Arthur Rimbaud

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What is the irony in Rimbaud's "Barbarian?"

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When a work is truly ironic, it often contains more than one instance of irony, or is ironic at more than one place.

The first way that this poem is ironic is that it is a poem. True barbarians have only minimal art.

The second way this is ironic is closely related: this poem is highly sophisticated. It is anything but barbarian. Look at the repetition and the imagery: very sophisticated, and not barbarian or savage.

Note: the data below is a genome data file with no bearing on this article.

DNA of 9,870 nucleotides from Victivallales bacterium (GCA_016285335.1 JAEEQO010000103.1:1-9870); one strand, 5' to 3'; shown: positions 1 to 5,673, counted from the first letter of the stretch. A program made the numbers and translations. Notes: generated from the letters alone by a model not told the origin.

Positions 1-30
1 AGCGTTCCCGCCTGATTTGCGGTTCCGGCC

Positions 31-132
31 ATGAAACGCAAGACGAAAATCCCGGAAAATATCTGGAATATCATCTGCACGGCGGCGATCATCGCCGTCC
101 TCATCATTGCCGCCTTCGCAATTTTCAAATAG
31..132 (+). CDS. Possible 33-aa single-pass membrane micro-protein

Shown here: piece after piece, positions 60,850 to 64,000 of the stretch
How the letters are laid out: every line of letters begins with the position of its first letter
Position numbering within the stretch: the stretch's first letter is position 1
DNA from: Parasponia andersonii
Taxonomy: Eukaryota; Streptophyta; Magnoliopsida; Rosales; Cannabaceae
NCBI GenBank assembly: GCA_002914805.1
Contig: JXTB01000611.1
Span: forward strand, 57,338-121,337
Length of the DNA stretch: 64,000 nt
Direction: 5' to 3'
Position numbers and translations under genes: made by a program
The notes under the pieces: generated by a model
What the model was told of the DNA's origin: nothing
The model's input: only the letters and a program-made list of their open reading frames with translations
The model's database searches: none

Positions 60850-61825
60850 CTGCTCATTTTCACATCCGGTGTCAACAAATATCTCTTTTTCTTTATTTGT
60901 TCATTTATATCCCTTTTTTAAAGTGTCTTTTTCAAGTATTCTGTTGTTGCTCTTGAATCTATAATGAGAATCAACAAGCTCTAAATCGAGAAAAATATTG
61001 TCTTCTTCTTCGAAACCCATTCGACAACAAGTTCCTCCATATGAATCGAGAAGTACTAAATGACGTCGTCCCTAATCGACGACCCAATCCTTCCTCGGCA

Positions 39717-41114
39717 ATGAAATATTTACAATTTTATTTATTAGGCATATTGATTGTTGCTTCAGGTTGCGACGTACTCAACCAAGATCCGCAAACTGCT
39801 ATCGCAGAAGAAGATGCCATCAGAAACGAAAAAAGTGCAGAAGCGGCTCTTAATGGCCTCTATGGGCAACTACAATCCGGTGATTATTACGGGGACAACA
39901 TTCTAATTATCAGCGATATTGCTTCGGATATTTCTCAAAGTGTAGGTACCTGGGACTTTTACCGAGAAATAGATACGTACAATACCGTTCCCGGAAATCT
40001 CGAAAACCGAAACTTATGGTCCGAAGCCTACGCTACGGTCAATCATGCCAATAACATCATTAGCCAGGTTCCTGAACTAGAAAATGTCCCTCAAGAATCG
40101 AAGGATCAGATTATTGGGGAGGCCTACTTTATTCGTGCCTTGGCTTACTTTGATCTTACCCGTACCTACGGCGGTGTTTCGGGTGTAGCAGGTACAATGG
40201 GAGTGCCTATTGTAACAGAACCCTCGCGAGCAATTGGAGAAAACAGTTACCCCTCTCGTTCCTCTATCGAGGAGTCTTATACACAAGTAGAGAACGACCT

Now, move to more specifics: look at the subtle concepts contained in the images and metaphors. Some of these are ironic. Look at lines like "arctic flowers." This is an impossibility, a kind of irony. Likewise, the "wind of diamonds" is impossible. Diamonds are very hard and sparkle with visibility. Wind is invisible. The result is both linguistic and situational irony.

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